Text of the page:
The whole thing reminds me of a line from President Abraham Lincoln’s second inaugural address:
“It may seem strange that any men should dare to ask a just God’s assistance in wringing their bread from the sweat of other men’s faces…”
And there it is – the World’s Most Popular Republican talking about slavery, and therein stating a seemingly timeless truth: some of us expect to profit from the efforts of the rest of us.
It seems wrong on its face, yet it’s ever been that way.
Jesus of Nazareth, the oft-referenced hero of the Radical Right, railed against the making of personal wealth by the handling of other people’s money. As far as I recall, the only time the Man of Peace “went postal” was when he threw the Money-Changers [read: brokers/traders/short-sellers] out of the Temple [read: Wall Street, our current Altar of Avarice.] And if that wasn’t explicit enough, he went on to proclaim that a camel would pass through the eye of a needle before a rich man passed through the gates of Heaven.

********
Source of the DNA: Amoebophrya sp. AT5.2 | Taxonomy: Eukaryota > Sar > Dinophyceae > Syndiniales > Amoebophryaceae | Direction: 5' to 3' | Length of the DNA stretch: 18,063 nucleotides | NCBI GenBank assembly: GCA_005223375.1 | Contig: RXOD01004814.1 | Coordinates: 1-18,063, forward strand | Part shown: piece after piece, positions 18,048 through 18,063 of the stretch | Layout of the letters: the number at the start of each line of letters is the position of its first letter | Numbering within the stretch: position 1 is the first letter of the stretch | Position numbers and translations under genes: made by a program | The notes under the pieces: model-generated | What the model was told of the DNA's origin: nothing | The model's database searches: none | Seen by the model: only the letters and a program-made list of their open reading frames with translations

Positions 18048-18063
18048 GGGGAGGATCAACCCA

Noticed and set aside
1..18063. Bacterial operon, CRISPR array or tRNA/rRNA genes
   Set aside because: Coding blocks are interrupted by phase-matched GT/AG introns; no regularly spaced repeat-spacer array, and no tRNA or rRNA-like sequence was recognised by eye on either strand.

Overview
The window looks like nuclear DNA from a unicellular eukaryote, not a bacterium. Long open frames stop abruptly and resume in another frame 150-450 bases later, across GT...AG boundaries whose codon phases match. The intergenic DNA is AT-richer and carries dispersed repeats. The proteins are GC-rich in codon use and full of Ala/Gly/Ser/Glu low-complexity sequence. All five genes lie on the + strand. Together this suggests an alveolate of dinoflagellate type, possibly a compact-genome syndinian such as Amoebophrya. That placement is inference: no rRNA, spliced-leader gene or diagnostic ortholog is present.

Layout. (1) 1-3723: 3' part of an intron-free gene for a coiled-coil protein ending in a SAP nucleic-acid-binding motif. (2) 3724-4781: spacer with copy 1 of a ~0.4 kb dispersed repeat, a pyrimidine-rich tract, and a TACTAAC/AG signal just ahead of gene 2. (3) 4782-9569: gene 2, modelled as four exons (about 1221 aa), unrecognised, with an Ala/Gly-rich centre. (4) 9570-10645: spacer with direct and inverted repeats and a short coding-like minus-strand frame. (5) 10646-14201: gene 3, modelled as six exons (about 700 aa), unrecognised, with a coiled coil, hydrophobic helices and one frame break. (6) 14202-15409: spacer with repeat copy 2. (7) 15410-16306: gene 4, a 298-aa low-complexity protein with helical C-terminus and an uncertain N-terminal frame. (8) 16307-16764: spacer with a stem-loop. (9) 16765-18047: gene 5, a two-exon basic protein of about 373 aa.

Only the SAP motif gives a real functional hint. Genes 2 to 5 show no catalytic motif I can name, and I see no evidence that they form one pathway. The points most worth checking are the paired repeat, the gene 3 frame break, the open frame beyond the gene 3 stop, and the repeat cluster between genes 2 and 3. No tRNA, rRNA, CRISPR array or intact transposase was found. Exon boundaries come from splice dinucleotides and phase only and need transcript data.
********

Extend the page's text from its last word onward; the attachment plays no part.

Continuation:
So much for the Mega-Churches which preach that God wants you to be wealthy. It’s total Fundamentalist Bullshit.
So, how does this relate to our present situation?
Well, we have skads of rich fucks claiming that they deserve to be rich because they’re better than you and me, because they’re smarter than you and me, because the work harder than you and me.
And I’m here to tell you that that’s MORE BULLSHIT.
I daily watch working folks go home and care for their failing parents, and nobody is better than that.
I daily watch working folks navigate the rigged-to-fail mazes of their every day lives, and nobody is smarter than that.